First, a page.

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38. Now they who had eaten were, &c.
xvi. 13. Now Jesus, as he came into the parts.....of Philip, asked his disciples, &c.
xvii. 9. until the son of man be risen from the dead.
xviii. 30. Now he would not but went, &c.
xx. 19. and the third day he will rise from the dead." xxiii. 14. ye shall receive a greater condemnation.-Note. The verses 13 and 14 are transposed, in the
reading, and should have been in the numbers, as they are in the Greek.
xxiv. 19. But alas for the women who, &c. and so likewise in the parallel texts in Mark and Luke.
xxvii. 33. which is [called] a place, &c.
42. himself he cannot save.
63. Within three days I shall be raised up.' i. 19. Passing on [thence] a little further, and seeing, &c.
ix. 31. he will arise from the dead on the third day.” x. 32. Now they were on the way, going up to Jerusalem; and Jesus was going before them; &c. xiii. 20. but on account of the chosen, whom &c.
22. to deceive, if it were possible, even the chosen. xv. 31. cannot he save himself? [The words in the
Greek here are exactly the same as in Mat. xxvii. 42; the difference is only in the pointing, in which respect copies, both of Mat. and Mark, vary. See Griesbach's notes.] iv. 30. But passing through the midst of them, he departed.
ix. 8 and 19. one of the ancient prophets is risen up.
xiii. 12. And Jesus observing her, called her to him, &c.
i. 16. and favour upon favour. [The sentence is elip-
xi. 23 and 24. rise from the dead, &c.
xii. 38. to whom hath the arm of the Lord been revealed ?"
xviii. 20. in secret I have spoken nothing.
xi. 19. preaching the word to none of the gentiles, but to the Jews only.
xiii. 16. and beckoning with the hand, said, &c.
26. and those among you of the gentiles who fear God; &c.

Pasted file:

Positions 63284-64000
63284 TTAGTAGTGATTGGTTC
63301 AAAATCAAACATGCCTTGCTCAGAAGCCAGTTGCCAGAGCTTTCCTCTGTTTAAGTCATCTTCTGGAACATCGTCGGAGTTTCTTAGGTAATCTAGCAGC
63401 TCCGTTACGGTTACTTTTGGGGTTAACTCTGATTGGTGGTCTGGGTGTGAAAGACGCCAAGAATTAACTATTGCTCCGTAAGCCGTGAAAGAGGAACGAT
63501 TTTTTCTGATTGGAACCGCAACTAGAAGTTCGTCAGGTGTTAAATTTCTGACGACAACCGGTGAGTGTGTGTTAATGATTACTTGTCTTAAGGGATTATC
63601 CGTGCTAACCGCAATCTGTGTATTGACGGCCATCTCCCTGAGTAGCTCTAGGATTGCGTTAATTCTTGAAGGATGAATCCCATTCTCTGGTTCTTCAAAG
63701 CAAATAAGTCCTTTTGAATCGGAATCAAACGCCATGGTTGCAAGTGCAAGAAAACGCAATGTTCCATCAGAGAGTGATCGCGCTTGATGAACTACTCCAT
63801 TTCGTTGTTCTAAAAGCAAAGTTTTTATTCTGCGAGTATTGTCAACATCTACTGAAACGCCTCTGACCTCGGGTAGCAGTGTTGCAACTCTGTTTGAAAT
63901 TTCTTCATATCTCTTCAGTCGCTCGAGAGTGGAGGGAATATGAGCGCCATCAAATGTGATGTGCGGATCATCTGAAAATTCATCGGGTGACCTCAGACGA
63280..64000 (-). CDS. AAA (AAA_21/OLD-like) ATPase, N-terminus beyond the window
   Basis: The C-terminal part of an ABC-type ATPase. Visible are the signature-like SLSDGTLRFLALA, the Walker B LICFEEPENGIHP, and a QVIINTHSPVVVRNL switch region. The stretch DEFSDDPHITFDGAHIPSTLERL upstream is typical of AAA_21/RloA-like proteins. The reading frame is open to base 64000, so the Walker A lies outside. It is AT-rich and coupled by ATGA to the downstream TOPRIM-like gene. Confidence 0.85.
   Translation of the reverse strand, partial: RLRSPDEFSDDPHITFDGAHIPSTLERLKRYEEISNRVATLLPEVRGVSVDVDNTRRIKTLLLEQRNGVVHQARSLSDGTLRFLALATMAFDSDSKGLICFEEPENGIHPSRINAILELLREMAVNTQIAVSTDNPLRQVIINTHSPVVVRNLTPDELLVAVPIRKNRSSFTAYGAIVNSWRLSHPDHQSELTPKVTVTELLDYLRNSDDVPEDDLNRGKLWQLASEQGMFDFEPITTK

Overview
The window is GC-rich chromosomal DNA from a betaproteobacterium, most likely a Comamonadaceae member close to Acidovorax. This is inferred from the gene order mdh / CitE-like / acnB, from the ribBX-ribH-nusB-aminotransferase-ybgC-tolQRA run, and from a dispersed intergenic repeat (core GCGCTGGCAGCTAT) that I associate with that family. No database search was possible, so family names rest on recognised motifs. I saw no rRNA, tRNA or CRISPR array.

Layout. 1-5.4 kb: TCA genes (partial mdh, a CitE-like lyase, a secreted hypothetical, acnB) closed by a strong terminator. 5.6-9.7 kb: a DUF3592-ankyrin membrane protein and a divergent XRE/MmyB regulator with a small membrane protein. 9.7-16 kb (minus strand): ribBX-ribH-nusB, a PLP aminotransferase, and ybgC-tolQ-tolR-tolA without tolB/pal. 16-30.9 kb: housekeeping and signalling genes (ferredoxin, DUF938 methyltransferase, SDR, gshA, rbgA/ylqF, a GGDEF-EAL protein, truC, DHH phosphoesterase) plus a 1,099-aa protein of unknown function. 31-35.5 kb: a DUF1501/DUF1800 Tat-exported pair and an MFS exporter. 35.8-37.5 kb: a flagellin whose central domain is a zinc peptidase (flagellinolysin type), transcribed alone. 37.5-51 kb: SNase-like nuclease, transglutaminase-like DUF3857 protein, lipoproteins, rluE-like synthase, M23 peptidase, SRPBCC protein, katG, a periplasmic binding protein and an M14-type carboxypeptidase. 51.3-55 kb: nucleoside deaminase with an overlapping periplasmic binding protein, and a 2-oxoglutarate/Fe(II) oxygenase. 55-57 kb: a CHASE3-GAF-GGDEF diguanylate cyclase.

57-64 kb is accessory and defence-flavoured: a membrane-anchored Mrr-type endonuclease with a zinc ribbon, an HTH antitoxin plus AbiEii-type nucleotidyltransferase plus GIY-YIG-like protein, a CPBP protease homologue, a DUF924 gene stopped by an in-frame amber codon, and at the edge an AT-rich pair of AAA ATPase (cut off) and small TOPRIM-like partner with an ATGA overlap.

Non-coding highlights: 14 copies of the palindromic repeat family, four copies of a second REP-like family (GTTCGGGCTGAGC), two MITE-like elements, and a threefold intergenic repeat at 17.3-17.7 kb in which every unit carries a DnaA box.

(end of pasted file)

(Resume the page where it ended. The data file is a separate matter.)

xxviii. 12. we remained there three days: 13 from which place we coasted, &c.
Eph. i. 4. that we might be holy and spotless in his sight: 5 having in love predestinated us, &c. [It will be perceived that Griesbach separates the words ayanŋ in love, from what goes before, and connects them with the following clause, whereas the received text connects those words with the foregoing clause.]
In addition to the notes, it is proposed to insert the following:
Mat. xii. 4. and ate of the show-bread,* which &c. 24. by Beelzebub prince of the demons.†
xxiv. 34. thou wilt disown‡ me thrice."
John XX. 8. and he saw and believed [not].¶ For &c.
* Gr. τους άρτους της προθέσεως the loaves of the presence. Campbell.
[add to the note] Christ reasons with the Pharisees upon their own principles, without saying any thing about the truth or falsity of them." Simpson.
So Campbell: and also in the parallel texts: " deny me," etc. Im. Ver. and others.
i. e. when explained in Greek.
So Campbell. "shew-loaves." Wakefield.
¶ "So the Cambridge MS. in the Greek: but not in the Latin translation of it. The following verse assigns a reason for the unbelief of John and Peter." Newcome. The received Text, which Griesbach retains, reads, "he saw and believed."
** Gr. Aun vindictive justice: " of which the heathen made a goddess.” Parkhurst.
What we have advanced above is humbly submitted to a candid and enlightened public, who will impartially judge our labours; and it is from such only that patronage and encouragement in undertakings like the present are to be expected; if those of a different character can be prevailed on merely to glance over the result of our efforts it is as much as we can expect from them but such as are wilfully, or willingly ignorant, we shall not be surprised to find at the very front of those who are
ready to condemn us without even the slightest examination. From bigotry and superstition we expect but little opposition to our work, openly; it is too late in the day to cover with the veil of affected sanctity the errors and interpolations of our public version, and the great mass of mankind are too much enlightened to stamp with the name of heresy, the opening of the sacred page, and the displaying it to the children of men in its original purity.
In whatever manner, however, the world at large may be inclined to receive the work which is now presented to them, we ourselves are fully repaid for every toil with the pleasing sa tisfaction of having a good conscience towards God, in regard to the motives which have impelled us to the undertaking, and with the hope that we have been instrumental, through his divine permission, in removing the veil from the understanding of his creatures, and dispelling the clouds which have too long enveloped and obscured the word of divine truth.